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Rabbit manure - how much is too much?

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Topic by Cindy posted 1145 days ago 2351 views 0 times favorited 12 replies Add to Favorites Watch
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Cindy

346 posts in 1283 days
hardiness zone 6

1145 days ago

Have a question for all of you…I have a source of free rabbit manure mixed with hay. I may go out tomorrow morning to get my first batch. Found a local lady on Craig’slist, and she says she’s running over with it – I can have all I want for free, perpetually! lol I was thinking about getting quite a lot (I’m putting it in batches of compost). I can store quite a bit here to use all year long in compost batches. How much would you stock up on?

-- ~ Cindy, Virginia Appalachians, UDSA Hardiness Zone 6 ~



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jroot

5047 posts in 2202 days
hardiness zone 5a

1145 days ago

.... ”mixed with hay ”... You can expect weeds as a result. If it was straw, that would be another story. Personally, I wouldn’t stock up on any.

Pure rabbit dung is good, however.

-- jroot ....... Southern Ontario .......... grow zone 5A ...................."Gardening is an exercise in optimism." ....... . . Author Unknown

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NavyCop68

262 posts in 1863 days
hardiness zone 8

1144 days ago

Interesting you should say that jroot. My dad raised rabbits for years (20+) and we scraped all of the rabbit trays, which included generous amounts of wood shavings, some hay as well as grass clippings into his compost and that is what he put in the garden in the spring. Of course, I was not as interested as I am now so didn’t really notice the weeds or lack thereof. I do know the garden was extremely fertile.

-- Steve, Vancouver, WA

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jroot

5047 posts in 2202 days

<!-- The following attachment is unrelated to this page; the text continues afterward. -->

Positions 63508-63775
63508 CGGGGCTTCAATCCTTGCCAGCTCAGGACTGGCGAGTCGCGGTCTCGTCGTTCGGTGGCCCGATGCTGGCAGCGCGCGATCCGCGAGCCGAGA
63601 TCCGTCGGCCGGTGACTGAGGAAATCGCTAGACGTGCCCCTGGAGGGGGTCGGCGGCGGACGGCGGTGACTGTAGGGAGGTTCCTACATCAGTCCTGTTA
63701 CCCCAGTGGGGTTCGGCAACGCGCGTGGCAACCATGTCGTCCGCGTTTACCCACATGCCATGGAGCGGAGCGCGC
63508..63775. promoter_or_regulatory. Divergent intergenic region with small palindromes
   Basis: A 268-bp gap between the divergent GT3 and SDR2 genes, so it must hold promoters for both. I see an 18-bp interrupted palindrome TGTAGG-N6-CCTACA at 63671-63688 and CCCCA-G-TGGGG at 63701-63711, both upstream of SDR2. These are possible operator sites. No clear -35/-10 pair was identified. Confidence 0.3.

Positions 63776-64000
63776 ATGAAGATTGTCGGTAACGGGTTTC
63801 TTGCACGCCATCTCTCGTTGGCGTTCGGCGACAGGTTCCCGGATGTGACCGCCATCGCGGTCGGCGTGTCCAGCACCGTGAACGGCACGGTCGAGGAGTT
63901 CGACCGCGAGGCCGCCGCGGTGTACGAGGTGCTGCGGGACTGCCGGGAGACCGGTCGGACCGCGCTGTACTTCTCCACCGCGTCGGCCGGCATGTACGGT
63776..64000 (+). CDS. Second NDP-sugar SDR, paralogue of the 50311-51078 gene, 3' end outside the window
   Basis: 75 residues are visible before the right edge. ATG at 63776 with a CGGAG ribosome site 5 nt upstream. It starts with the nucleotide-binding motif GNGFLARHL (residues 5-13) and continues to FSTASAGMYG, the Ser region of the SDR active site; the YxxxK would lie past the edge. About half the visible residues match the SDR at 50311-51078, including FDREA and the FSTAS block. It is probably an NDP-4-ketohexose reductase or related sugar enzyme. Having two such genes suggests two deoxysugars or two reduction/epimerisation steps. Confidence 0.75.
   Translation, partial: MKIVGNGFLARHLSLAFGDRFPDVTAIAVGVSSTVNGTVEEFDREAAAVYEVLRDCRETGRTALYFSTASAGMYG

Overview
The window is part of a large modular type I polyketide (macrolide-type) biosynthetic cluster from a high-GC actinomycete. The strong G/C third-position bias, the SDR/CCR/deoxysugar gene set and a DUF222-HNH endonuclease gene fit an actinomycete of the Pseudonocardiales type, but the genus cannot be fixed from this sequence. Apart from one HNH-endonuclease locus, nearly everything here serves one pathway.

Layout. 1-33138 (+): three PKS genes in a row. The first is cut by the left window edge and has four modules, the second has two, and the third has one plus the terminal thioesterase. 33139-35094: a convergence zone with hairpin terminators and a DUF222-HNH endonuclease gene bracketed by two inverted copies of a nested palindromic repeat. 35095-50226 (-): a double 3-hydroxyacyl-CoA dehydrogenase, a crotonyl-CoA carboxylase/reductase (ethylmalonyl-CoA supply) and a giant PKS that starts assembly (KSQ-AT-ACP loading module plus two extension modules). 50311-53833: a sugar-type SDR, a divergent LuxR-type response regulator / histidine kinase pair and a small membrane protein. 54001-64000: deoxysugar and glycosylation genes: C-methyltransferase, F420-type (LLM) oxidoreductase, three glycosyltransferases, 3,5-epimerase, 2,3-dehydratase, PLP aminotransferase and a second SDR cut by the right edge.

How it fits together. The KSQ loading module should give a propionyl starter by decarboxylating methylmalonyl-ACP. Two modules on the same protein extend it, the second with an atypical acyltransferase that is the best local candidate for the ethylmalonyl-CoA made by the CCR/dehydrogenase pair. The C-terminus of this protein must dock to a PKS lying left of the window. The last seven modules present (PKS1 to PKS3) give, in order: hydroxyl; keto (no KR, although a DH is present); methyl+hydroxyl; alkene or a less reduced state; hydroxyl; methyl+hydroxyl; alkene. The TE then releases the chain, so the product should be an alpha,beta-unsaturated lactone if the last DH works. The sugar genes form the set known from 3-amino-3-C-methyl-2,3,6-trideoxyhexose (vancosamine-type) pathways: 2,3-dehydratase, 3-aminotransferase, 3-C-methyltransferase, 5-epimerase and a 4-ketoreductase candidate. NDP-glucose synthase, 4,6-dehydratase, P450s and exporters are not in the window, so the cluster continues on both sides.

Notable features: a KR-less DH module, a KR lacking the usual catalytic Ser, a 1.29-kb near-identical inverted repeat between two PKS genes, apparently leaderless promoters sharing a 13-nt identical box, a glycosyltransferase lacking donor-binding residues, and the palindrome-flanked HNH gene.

hardiness zone 5a

1144 days ago

Into the compost would be okay, I think, as it would have time to cook out the weed seeds. I was not sure if it was going to be composted, and more importantly, for how long, based on the message above.

-- jroot ....... Southern Ontario .......... grow zone 5A ...................."Gardening is an exercise in optimism." ....... . . Author Unknown

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Cindy

346 posts in 1283 days
hardiness zone 6

1144 days ago

Well, I went out & got as much as I could handle digging out, considering the heat wave. Turns out this lady has 84 rabbits – I think she called them Flemish? She raises them to sell. Meat, show, and pets. The pile of doo-doo was about 6 feet tall, 4 feet wide, and 9 feet deep. She brought me a bunch of big feed bags & left me to dig. I scraped off the top 14” or so, and beneath that the hay was undiscernable from the poo to my eye. It was all medium/dark “mud”. Kinda reminded me in texture of clay, but crumbly. Very, very faint odor, but not much at all. My composter is the tumbler type, and I’ll add some to the compost I’m making there – but I’ve decided to make a regular compost bin just to break down the rabbit droppings and the huge piles of oak leaves I get from a friend along with the shed white pine needles from my own yard. Plus veggie scraps of course. I eat very little meat these days, but I do love those root veggies! I will top dress with this compost next spring. Wish me luck! Any tips are very welome – lol I came away with 6, 1/2 full feed bags (they are 50lb bags) and she said “is that all you’re taking?” lol I told her it was too hot (98+ degrees) but I would be back. Yeah, the rabbit doo was in full sun…

PS – If I heard her correctly (I was having heat stroke!) she said she goes through 500 lbs of feed a month! For bunnies!

-- ~ Cindy, Virginia Appalachians, UDSA Hardiness Zone 6 ~

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NavyCop68

262 posts in 1863 days
hardiness zone 8

1144 days ago

My dad raised New Zealand Whites, which are pretty large rabbits but not the biggest! He had 25 at the most and raised them for breeding, selling the babies to other breeders… Was also a hobby from his teens. If you complete the compost cycle with that stuff, you will have some very good material to till into your soil, that is for sure!

Jroot – I think I didn’t notice the hay and such because whenever dad went temporary duty out of the area (Air Force) I had to scrape the pans and I ended up with hay fever so bad I really couldn’t see anything!!

-- Steve, Vancouver, WA

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Cindy

346 posts in 1283 days
hardiness zone 6

1144 days ago